China’s emergence in the global wind power industry
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China’s emergence in the global wind power industry

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  • Wind power is the fastest growing energy source in the world (over 20% annual growth for past decade) China still a small share of world installations, but scaling up rapidly Target for 30 GW by 2020
  • China has abundant coal resources as we know Currently coal fuels about ¾ of electricity demand Wind only about 1 percent China’s reliance on coal is constrained, not just for environmental reasons, but also because of mismatch between resource and demand. Left of line, right of line Blue are provinces developing wind (may be slightly out of date) but shows that although good wind resources in N and W, also in E where demand is growing very quickly Can talk more about pricing later if people are interested, but price has come down with competitive bidding in last couple years, not quite competitive with coal but definitely comparable with natural gas, some hydro, nuclear (being used for much of eastern coastal new capacity)
  • Most of the leading global manufacturers also have a large share of the Chinese market. This is 2003 (when I began my research). What has changed in China: NEG Micon merged with Vestas, GE bigger (1/5), Gamesa also bigger worldwide incl China.

Transcript

  • 1. From Technology Transfer to Local Manufacturing: China’s Emergence in the Global Wind Power Industry Dr. Joanna Lewis Senior International Fellow Pew Center on Global Climate Change Presented at the Woodrow Wilson Center’s China Environment Forum October 2, 2006 Photo: Wind farm construction in Inner Mongolia, April 2004.
  • 2. Research motivations
    • How can energy and emissions pathways be changed in the developing world through the transfer, development and dissemination of advanced energy technologies?
    • Examined in the context of:
      • China’s significance in global energy system
      • Recent political and policy support for renewables
      • Potential to develop technology for export, drive down costs, promote wider dissemination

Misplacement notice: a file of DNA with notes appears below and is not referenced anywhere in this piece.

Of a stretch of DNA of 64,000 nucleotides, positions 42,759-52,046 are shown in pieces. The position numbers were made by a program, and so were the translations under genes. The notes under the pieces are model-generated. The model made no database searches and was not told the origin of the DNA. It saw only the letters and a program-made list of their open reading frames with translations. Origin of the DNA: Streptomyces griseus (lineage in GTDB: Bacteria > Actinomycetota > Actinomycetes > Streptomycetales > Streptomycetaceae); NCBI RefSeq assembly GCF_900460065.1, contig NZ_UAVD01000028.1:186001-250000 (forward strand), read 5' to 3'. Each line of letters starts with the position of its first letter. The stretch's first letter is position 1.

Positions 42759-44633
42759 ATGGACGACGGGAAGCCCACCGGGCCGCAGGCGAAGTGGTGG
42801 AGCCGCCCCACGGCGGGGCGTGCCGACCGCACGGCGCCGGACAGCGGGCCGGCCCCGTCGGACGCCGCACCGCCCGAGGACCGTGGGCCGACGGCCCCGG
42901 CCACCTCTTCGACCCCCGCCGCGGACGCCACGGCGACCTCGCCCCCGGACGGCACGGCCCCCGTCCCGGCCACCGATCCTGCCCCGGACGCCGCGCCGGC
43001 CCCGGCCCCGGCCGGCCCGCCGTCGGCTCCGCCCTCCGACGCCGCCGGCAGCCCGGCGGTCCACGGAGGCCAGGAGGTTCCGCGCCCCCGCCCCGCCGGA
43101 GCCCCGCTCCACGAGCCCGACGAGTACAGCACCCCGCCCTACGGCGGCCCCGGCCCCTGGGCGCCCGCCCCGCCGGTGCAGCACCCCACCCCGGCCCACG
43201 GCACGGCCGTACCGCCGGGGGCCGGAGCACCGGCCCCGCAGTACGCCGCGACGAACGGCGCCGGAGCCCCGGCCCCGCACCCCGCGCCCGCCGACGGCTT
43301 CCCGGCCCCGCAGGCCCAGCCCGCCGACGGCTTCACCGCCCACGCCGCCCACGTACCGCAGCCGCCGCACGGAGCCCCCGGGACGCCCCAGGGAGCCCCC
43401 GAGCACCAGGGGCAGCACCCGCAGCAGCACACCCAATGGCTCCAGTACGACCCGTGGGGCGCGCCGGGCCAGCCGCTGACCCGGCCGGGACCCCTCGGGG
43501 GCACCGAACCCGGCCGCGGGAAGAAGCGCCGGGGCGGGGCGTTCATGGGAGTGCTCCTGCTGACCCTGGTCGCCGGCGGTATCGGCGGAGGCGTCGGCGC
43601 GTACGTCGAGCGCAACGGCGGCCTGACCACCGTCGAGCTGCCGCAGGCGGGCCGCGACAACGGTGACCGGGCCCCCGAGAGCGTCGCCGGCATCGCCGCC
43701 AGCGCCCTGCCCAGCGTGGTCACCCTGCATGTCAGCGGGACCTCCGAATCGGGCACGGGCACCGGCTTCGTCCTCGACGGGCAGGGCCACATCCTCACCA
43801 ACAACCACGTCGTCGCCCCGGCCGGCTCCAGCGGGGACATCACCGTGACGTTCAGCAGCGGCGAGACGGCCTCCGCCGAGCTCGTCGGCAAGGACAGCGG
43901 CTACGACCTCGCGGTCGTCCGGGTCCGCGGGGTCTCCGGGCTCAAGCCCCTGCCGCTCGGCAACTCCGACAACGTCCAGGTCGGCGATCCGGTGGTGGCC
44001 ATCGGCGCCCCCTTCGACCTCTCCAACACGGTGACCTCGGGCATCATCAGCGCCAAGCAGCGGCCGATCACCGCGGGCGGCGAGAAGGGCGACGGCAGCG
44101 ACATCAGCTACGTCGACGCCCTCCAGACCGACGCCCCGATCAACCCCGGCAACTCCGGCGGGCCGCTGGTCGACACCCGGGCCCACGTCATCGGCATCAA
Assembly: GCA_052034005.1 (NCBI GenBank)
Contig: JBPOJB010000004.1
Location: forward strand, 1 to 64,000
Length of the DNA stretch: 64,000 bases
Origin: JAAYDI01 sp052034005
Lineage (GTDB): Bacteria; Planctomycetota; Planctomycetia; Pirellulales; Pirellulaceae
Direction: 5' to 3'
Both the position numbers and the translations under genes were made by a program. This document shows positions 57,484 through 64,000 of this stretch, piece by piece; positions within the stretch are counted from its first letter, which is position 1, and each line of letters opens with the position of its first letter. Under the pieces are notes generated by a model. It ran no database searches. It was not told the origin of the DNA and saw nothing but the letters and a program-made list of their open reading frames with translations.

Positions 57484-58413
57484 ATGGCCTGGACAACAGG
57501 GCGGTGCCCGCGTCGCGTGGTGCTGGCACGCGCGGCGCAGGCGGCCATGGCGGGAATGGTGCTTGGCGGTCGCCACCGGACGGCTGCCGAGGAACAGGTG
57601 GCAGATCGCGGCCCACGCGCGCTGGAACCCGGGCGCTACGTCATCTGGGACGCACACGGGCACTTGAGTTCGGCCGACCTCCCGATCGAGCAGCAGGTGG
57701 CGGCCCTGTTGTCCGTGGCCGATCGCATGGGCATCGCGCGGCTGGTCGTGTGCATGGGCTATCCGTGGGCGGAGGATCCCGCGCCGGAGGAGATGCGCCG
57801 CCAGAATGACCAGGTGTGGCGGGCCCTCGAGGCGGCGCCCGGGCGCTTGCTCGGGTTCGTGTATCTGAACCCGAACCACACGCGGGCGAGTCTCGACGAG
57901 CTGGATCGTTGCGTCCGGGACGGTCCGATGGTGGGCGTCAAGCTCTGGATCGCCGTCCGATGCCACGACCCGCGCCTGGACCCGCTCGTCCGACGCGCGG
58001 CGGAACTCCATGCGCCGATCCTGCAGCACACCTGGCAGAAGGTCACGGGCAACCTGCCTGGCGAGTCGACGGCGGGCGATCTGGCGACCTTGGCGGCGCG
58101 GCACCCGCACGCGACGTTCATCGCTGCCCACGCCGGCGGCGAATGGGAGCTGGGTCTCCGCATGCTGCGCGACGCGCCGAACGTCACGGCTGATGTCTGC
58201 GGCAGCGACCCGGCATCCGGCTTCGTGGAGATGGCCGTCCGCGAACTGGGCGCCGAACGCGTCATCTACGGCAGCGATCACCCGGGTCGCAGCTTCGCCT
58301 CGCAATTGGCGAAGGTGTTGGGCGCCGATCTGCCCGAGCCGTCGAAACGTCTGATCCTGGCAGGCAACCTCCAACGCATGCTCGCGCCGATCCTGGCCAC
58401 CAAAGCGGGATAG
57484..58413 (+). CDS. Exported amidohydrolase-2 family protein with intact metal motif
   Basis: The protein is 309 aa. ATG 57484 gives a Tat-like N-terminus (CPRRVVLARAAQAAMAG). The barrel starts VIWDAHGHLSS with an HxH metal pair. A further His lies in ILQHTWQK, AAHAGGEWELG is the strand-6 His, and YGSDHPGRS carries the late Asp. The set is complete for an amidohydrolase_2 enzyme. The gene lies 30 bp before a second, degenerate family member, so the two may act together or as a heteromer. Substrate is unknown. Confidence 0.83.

• 3. World wind energy capacity Over 20% annual growth for past decade
    • China wind target of 30 GW by 2020;
  • 4. Energy resources and demand = provinces with wind farms Xinjiang Inner Mongolia Beijing Shanghai Guangdong 50% of population, 77% of GDP 95% of coal resources
  • 5. Research questions
    • What companies, both foreign and domestic, are involved in the Chinese wind turbine industry, and how do their models of wind technology development compare?
    • What policies are being used by the government to support wind power, and how are they influencing the technology development models of China-based wind turbine manufacturers?
    • How do these models shape wind technology innovation and deployment in China, and what do they mean for domestic technical capacity ? For domestic installations?
  • 6. Wind turbine manufacturer case studies
    • NEG Micon/Vestas - Denmark
    • Nordex - Germany
    • GE Wind - USA
    • Goldwind - China
  • 7. 2003 wind turbine sales market shares China (98 MW) Global (8,331 MW) Source: BTM Consulting, International Wind Energy Development World Market Update 2003, March 2004.
  • 8. History of wind companies in China 1991 2004 NEG Micon Zond Enron Wind Micon Nordex Vestas Xi’an Aero Engine Corp. US Windpower/ Kenetech Vestas Tacke Xi’an--Nordex GE Wind Nordex Goldwind Jacobs (REpower) license Xinjiang Wind Energy Co. Nordtank NEG Micon Goutou
  • 9.
    • Maintain Foreign Ownership
    • Imported technology
    • Import core components, buy a few low-tech local components
    • Import minimum needed, mostly buy local components
    • Manufacture entire system in China (remain a 100% foreign-owned company)
    • Establish Joint-Venture
    • Set up JV, import some components and transfer technology to locally-manufacture others
    • Transfer a full turbine model and maintain ownership through JV
    • Transfer a technology license to produce a turbine, collect royalties but give up ownership to local company